Mark sat in the breakfast nook, his steaming cup of coffee untouched, staring out at the myriad of ghosts, ghouls, and goblins that adorned his front yard. The day after Halloween was always a difficult time for him, and this year, with his wife having passed on just one week prior, he felt more alone than it seemed right or allowable for a person to feel. Halloween was always their most special time together. No matter what was going on in their lives or in the world around them, they always had their beloved season and their sacred day. They always had Halloween, just like they had each other.
But not anymore.
Judith was gone and she wasn’t coming back, no matter how hard Mark hoped that she would. So, accepting this fact, he’d endeavored to reach her. He tried all the spells that he could find, went to the local medium, and did everything he could to break through, to make contact somehow, but nothing worked. Even on All Hallow’s Eve, the holiest of all days, when the veil between the living and the dead is thread-bare thin, still…nothing.
Mark let out a deep, mournful sigh, then picked his coffee up and sipped it slowly, his eyes still on the yard, his mind churning. Since he’d been unable to contact Judith in the spirit realm, Mark retreated to his first intention: resurrection.
There has to be a way to bring her back, he mused, there must! And I’m going to find out and my Judith and I will be together again!
Mark savored his coffee. Midnight Syndicate played softly on the nearby stereo. Then, he stood and walked out to the yard.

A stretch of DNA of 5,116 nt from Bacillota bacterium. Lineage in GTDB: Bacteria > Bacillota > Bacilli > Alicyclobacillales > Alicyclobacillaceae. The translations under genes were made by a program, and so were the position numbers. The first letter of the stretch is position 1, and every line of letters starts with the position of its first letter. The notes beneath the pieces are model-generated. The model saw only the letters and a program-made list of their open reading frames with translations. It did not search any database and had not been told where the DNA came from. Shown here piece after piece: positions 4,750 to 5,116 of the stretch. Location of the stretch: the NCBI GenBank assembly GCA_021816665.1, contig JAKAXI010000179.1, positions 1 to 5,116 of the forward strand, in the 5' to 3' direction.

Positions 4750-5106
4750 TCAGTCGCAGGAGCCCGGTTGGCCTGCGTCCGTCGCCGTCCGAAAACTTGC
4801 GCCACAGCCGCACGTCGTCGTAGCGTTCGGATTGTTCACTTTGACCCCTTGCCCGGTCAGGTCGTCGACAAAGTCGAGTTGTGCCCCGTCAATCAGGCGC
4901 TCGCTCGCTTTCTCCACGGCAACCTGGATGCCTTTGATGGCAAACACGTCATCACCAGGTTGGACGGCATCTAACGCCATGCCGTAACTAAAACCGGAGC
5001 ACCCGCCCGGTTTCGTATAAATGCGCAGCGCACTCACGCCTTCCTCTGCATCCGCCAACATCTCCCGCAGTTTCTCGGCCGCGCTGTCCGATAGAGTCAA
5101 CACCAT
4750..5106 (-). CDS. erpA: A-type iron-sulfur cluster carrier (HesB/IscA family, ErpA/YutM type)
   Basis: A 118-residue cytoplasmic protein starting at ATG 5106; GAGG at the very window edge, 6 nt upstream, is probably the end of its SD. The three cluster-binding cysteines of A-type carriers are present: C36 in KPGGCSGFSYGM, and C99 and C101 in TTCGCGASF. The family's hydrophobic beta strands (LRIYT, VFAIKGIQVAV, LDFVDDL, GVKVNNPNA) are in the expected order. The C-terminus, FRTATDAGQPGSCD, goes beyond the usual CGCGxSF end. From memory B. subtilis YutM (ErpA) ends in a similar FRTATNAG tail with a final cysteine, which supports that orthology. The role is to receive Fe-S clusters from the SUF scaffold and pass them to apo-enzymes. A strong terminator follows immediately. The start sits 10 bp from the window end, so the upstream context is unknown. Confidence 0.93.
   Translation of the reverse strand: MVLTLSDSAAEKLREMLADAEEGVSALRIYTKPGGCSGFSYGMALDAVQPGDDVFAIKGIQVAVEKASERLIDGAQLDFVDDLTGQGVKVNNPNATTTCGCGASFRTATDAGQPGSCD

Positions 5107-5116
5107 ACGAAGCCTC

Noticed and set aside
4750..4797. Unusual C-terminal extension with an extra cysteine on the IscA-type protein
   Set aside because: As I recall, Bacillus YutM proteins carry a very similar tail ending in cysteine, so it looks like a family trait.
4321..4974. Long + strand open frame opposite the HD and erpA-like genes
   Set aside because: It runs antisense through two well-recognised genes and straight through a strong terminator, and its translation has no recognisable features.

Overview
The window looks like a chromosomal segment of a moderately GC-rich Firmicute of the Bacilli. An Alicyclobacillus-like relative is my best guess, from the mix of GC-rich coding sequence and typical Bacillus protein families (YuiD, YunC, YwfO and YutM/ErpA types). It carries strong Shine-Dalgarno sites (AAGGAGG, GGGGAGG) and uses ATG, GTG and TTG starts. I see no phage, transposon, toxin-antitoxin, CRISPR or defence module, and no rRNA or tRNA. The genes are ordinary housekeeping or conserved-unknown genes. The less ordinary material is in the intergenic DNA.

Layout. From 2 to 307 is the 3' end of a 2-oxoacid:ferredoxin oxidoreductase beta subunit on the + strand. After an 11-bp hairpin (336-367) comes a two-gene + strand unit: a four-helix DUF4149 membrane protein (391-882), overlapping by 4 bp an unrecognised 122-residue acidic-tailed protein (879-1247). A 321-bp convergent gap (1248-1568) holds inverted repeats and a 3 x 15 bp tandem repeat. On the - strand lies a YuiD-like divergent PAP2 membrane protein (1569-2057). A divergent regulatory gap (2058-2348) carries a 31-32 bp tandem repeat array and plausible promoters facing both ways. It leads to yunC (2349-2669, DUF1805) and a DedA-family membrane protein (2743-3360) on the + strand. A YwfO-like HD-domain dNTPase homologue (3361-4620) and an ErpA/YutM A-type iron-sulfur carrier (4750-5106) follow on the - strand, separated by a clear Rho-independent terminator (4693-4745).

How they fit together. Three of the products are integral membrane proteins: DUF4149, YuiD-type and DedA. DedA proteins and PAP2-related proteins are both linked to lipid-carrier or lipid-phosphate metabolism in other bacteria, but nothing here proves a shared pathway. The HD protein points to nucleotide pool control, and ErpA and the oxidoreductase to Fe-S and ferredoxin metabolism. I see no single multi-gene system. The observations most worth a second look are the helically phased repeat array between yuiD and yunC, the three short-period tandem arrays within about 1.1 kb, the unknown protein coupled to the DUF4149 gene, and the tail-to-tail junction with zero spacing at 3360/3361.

The leaves crunched beneath him as Mark laid down among the Styrofoam headstones. He whispered his wife’s name and closed his eyes while dark clouds rolled in above him.
Wind blew over Mark, catching Mark’s thoughts and his grief and carrying them into the ether, through the in-between, to the deep darkness, where Judith waited and listened. She felt the pain and mourning from her dear husband. And she reached out…
Judith’s decaying hands burst out of the ground on either side of Mark. She scratched and clawed and pulled herself up and wrapped her arms around his torso.
Thunder crashed and the sky turned black. The soil opened up, and Judith pulled her loving husband down into the dark soil.
Mark screamed in horror and confusion. The loose earth spread out around him.
“Why do you wake me, my dear?” Judith rasped.
“Because I love you! I miss you!” Mark wailed, dirt falling into his mouth
“And now, because you couldn’t let me sleep, we will be together, in terror and unrest forever!”
Mark fought and screamed for help as his wife forced him into the earth, the soil filling in above them, the decorative tombstones marking their place.
And as he sank into the dirt, Mark wished he hadn’t used black magic to bring Judith back.
As the years passed, Mark and Judith’s house sat untouched. Even the most ambitious realtors in town feared the rumors that surrounded the property and refused to go near it. The bank ignored it. The neighborhood children made up stories about the old couple who had lived there, telling tales of how they loved Halloween, that they had become ghouls themselves and that they haunted their own former home. And maybe those stories were true, for on chilly October evenings, are said to be seen sitting in the breakfast nook, sipping tea. And the Halloween decorations are still in the yard and on the house, covered in moss and vines, standing year-round, untouched, forever.